In 2007, Nickelodeon entered into a four-year development deal with Sony Music to produce music-themed TV shows for the network, to help fund and launch tie-in albums, and to produce original soundtrack songs that could be released as singles.[2] The Naked Brothers Band, a rock-mockumentary series that tells of a pre-teenage rock band led by two real-life brothers who write and perform the songs, broadcast from 2007 to 2009; it was successful for children in the 6–11 age group. By February 2007, the band's song "Crazy Car" was on the Billboard Hot 100, and the soundtrack albums from the first two seasons, each of which signed to Columbia Records, were on Billboard 200. The only greenlit series produced under the Sony Music partnership, Victorious, ran from 2010 to 2013. A similar hit music-themed sitcom Big Time Rush ran from 2009 to 2013, and featured a similar partnership with Columbia Records; however, Columbia was only involved with the show's music, and Sony Music became involved with the series' production midway through its first season. It became Nickelodeon's second-most successful live-action show of all time after iCarly; Big Time Rush garnered 6.8 million viewers for its official debut on January 18, 2010, setting a new record as the highest-rated live action series premiere in the channel's history.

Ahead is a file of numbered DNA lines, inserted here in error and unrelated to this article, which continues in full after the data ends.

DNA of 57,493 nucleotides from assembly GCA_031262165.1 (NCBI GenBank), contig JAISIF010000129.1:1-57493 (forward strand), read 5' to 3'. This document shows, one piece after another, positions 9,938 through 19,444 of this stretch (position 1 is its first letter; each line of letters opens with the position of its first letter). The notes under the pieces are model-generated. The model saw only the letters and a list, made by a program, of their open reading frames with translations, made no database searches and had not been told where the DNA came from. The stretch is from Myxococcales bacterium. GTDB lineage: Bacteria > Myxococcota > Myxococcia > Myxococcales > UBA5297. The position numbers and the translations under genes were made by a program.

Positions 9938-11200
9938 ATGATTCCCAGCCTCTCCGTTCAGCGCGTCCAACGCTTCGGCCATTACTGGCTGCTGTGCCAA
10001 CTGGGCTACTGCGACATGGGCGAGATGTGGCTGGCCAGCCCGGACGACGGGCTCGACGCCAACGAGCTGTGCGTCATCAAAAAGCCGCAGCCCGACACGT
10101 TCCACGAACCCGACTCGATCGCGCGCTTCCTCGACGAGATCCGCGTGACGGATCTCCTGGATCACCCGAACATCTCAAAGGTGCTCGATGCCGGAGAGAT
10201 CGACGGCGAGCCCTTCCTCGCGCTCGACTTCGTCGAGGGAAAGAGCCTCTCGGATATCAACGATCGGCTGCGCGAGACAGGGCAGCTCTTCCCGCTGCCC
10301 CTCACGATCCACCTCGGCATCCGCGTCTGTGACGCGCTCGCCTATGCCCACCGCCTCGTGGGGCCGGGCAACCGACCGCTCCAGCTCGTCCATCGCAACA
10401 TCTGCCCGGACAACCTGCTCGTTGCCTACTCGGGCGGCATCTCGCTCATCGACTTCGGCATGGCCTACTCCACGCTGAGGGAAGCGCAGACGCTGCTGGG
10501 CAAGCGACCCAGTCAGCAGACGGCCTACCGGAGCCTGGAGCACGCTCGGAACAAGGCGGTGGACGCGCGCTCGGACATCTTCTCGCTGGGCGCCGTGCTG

2009–present

On February 1, 2009, Nickelodeon discontinued the TEENick block, as the name would soon be used for its own channel.[3]

On July 29, 2009, Nickelodeon unveiled a new logo that would be implemented toward the end of the year, designed by New York City–based creative director/designer Eric Zim. It was part of a year dedicated to strengthening the brand's identity. The logo was intended to create a unified look that can better be conveyed across all of MTV Networks' children's channels.[4] The new logo debuted on September 28, 2009, across Nickelodeon, Nick at Nite, and Nicktoons, along with the newly launched TeenNick (named after the TEENick block) and Nick Jr. Channel (named after the concurrently-running Nick Jr. block).[4]